The Bee Team surveyed bumble bees at Mount St. John during the summer of 2017. Here's what they found.
On August 7 our staff welcomed Peter Evans who joins us for the next year as a full-time volunteer with the Marianist PULSE program.
Thanks to Eagle Scout candidate Quinn Retzloff, we have new and improved signs in the nature preserve. The old signs were well-worn, to put it mildly, and in one instance referred to a trail we removed for restoration. The new signs will support a much-improved visitor experience. Eventually, the trail guide will be accessible from QR codes on the trail markers that can be scanned with a smart phone to retrieve 360-degree images, interpretive text and seasonal natural history notes.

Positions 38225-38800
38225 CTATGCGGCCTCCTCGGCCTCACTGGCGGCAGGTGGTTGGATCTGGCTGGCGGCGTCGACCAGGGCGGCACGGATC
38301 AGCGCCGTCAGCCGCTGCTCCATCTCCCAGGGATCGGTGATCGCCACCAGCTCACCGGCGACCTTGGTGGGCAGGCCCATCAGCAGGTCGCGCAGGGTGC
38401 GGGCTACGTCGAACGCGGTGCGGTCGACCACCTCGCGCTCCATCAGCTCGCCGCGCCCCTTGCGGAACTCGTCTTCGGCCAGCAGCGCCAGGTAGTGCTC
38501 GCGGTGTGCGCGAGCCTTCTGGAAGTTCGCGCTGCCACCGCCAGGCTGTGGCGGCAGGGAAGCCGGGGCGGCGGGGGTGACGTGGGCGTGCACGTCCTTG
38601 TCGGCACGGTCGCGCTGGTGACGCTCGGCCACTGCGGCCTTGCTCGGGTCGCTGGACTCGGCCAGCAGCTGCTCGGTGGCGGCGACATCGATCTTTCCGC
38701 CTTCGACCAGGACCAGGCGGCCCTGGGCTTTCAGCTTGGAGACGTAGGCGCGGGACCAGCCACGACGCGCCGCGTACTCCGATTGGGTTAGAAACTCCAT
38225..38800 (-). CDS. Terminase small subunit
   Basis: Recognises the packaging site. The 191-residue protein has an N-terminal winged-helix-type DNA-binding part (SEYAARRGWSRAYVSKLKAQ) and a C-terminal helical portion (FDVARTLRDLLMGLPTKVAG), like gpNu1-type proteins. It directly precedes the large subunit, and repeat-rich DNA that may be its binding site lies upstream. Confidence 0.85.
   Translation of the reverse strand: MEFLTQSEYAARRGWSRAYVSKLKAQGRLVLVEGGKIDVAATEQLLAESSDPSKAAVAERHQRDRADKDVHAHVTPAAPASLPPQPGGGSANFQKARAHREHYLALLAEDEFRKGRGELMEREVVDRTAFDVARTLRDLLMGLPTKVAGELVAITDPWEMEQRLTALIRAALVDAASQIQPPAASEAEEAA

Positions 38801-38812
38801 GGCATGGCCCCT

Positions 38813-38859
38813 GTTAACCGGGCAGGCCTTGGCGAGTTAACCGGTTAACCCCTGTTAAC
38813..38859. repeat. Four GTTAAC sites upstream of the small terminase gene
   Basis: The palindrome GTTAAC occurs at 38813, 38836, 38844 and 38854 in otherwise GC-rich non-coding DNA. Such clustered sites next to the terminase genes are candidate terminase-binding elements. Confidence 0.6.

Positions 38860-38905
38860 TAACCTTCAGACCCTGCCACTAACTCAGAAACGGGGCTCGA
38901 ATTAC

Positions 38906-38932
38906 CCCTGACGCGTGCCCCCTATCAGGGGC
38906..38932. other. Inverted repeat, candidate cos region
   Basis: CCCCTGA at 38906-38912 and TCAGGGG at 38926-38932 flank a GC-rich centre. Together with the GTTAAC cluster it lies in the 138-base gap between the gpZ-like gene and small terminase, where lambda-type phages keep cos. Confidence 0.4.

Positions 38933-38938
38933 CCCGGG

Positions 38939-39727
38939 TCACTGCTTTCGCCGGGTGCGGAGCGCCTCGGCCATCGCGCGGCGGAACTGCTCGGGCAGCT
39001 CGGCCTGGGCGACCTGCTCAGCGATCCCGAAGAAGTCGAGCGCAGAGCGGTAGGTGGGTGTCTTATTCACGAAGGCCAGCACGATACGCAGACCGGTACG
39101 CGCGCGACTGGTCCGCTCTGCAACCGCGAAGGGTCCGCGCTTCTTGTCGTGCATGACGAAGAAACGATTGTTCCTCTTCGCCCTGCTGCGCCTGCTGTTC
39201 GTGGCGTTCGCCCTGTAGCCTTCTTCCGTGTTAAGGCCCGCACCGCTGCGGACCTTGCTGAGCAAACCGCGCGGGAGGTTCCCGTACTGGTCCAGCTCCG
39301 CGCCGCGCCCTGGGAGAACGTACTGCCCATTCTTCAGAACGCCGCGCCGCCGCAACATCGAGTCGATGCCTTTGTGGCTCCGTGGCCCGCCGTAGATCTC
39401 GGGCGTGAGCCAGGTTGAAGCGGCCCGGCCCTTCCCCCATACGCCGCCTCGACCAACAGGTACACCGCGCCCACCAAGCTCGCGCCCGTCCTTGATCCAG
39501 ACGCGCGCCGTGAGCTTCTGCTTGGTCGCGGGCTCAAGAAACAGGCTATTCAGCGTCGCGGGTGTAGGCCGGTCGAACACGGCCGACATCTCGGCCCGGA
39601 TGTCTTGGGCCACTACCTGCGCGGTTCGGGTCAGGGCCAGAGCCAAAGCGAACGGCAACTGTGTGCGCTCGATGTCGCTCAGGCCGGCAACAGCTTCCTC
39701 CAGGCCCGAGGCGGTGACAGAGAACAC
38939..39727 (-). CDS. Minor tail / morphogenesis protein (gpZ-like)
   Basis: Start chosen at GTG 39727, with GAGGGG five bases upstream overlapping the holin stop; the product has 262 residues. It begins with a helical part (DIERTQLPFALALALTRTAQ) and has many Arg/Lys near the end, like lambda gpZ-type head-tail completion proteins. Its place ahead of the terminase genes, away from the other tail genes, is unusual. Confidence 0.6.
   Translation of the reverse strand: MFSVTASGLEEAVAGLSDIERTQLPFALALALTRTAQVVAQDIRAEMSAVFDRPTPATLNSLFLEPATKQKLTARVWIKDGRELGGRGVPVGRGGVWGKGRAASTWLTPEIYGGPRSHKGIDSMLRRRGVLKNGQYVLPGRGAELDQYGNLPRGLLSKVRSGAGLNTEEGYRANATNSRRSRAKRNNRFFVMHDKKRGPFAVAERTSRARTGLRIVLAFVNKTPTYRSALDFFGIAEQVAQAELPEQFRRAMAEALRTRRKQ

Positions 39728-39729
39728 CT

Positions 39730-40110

Since…well, no one remembers exactly how long…the chimney atop the MSJ Powerhouse next door to our offices has hosted a flock of chimney swifts. We last saw these migrating birds last October when they left for South America for the winter. We noticed a few “scouts” during the last two of weeks of April, but it appears the main flock has now returned. Watching the swifts circle and fall one-by-one into the chimney at dusk is a favorite evening activity around here, one which we hope you experience at least once.
The Marian Library at the University of Dayton received the collected papers of John Stokes, who popularized Mary gardens in the United States, in 2007. Through May 10 the library is hosting a public exhibit of the Stokes Collection, commissioned artwork and an indoor garden of plants named for Mary. John Stokes lived and worked on the east coast, and his gardens featured plants popular in that part of the country and mostly utilized plants from the nursery trade.
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